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FAQs About Discoveries

What should I do if a fossil site is discovered?

After looking at the fossils ensure all fragments are left where they were found in the field as this is crucial to discovering more bones in the same area. Do not disturb site but take a GPS reading and photos. If possible mark the site with a star picket and contact the Eromanga Natural History Museum for a scientific analysis.

Look at the ENHM on-line resources ‘How to recognise dinosaur sites in the Cooper Basin’.


Who found the first dinosaur bone in South West Queensland, Australia?

In 2004, a 14 year old boy called Sandy Mackenzie was mustering sheep on his family’s property and he spotted an unusual looking rock.  He stopped and picked it up because it looked different to all the other rocks.  Sandy showed his Dad, who then took it to the Queensland Museum to ask them what it was.  


Will the fossils be sent to a State Museum collection?

The  fossils that are collected by the Eromanga Natural History Museum will be kept in the Eromanga Natural History Museum in the  region they were found so they can be processed, conserved and studied in the context of where they were discovered. This will also bring economic benefits to the local communities.  The Eromanga Natural History Museums' collection procedures and standards meet requirements needed to house and process these very important Australian fossils.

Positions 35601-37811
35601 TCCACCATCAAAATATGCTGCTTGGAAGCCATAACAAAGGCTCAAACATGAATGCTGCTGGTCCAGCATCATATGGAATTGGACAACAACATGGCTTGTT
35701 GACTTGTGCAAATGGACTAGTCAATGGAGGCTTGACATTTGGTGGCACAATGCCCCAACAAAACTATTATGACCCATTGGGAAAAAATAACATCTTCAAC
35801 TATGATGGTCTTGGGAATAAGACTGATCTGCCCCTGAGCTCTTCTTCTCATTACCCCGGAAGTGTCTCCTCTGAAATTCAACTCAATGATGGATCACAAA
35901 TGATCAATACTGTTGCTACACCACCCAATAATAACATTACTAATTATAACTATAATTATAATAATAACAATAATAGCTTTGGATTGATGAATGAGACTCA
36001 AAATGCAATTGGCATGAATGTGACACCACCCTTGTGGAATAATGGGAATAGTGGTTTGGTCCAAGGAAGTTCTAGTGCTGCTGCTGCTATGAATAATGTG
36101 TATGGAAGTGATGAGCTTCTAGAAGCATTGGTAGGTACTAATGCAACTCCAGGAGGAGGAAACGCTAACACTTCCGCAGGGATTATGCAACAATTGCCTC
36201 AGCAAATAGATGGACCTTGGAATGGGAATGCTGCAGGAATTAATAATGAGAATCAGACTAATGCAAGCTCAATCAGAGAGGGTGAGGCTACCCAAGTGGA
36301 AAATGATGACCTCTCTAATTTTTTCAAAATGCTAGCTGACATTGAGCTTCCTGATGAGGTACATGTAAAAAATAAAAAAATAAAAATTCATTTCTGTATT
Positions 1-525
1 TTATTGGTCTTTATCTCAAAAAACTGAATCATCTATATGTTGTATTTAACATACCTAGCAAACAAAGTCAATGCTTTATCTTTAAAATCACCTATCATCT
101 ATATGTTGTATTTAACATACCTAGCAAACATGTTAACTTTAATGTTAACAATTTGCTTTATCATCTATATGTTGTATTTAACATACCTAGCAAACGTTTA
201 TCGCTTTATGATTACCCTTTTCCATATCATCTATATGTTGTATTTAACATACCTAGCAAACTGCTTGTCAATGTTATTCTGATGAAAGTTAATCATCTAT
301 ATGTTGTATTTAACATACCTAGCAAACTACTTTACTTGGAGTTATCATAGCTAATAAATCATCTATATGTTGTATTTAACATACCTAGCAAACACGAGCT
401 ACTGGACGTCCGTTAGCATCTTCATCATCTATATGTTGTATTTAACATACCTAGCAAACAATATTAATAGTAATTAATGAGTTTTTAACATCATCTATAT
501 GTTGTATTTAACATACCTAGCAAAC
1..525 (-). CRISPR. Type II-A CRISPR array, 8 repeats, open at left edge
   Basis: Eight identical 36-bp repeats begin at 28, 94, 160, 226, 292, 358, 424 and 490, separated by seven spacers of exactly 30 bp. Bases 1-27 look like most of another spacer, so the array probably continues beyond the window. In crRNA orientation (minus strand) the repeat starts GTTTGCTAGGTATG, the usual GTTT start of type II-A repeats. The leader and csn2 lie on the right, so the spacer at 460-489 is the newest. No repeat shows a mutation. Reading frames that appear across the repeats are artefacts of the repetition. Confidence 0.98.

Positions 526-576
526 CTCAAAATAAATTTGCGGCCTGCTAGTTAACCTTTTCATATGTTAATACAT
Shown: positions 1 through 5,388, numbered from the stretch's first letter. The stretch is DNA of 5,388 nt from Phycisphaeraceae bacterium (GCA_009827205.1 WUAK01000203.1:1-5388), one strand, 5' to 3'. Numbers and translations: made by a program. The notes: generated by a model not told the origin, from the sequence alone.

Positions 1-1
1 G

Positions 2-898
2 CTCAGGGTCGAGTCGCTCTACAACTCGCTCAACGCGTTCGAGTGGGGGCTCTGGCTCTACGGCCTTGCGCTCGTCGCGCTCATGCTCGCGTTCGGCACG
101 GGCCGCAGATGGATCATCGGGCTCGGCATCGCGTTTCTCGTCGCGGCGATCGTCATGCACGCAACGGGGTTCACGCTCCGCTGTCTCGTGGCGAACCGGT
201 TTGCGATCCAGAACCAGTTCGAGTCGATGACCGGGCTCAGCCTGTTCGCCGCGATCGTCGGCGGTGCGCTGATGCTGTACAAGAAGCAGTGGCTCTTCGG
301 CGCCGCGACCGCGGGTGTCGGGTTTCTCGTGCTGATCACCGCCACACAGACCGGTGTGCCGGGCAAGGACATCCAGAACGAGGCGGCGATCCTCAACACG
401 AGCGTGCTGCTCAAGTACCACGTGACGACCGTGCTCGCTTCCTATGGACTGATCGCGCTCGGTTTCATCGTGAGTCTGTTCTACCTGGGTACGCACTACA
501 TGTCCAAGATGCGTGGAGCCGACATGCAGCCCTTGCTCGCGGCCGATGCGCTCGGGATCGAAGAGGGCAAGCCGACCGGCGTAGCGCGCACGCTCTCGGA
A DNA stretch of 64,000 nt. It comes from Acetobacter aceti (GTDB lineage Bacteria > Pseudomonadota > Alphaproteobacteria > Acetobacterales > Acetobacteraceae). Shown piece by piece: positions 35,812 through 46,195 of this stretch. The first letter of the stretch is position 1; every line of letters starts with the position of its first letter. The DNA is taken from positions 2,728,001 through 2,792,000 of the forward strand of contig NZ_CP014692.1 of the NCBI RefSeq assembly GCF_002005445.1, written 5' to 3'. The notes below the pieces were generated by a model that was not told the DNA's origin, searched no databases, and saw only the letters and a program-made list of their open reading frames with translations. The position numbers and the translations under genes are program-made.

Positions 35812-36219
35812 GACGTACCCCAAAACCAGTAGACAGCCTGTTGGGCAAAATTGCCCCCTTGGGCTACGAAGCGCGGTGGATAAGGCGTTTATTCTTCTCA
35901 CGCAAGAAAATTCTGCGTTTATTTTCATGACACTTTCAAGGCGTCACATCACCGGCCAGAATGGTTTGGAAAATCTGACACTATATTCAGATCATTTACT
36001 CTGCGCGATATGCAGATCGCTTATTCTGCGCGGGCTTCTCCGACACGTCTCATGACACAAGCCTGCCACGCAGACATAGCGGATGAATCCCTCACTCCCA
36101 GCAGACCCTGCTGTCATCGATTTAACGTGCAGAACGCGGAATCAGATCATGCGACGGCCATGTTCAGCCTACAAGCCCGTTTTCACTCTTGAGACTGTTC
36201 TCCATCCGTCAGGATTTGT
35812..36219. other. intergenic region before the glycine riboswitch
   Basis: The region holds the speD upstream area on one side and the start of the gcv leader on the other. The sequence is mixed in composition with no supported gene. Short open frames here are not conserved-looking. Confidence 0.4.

Frequently Asked Questions

What is a Holotype?

A holotype is a valuable original specimen that describes a new species.  It is a term used to describe a specimen that is the first known of its kind anywhere in the world.  A holotype can be any type of fossil, and it serves as the name-bearer of the species.  Even if a better specimen is found, the holotype is not superseded.  These are rare and exciting discoveries, which help fill important gaps in the fossil record. 

Every animal and plant that is scientifically described is represented by a holotype.  If a scientist wishes to study the unique traits of a species, it is usually the holotype specimen they study.  The holotypes are the crown jewels of any museum collection.  These priceless specimens need to be stored and conserved at standards that meet the Code of International Zoological Nomenclature.


 
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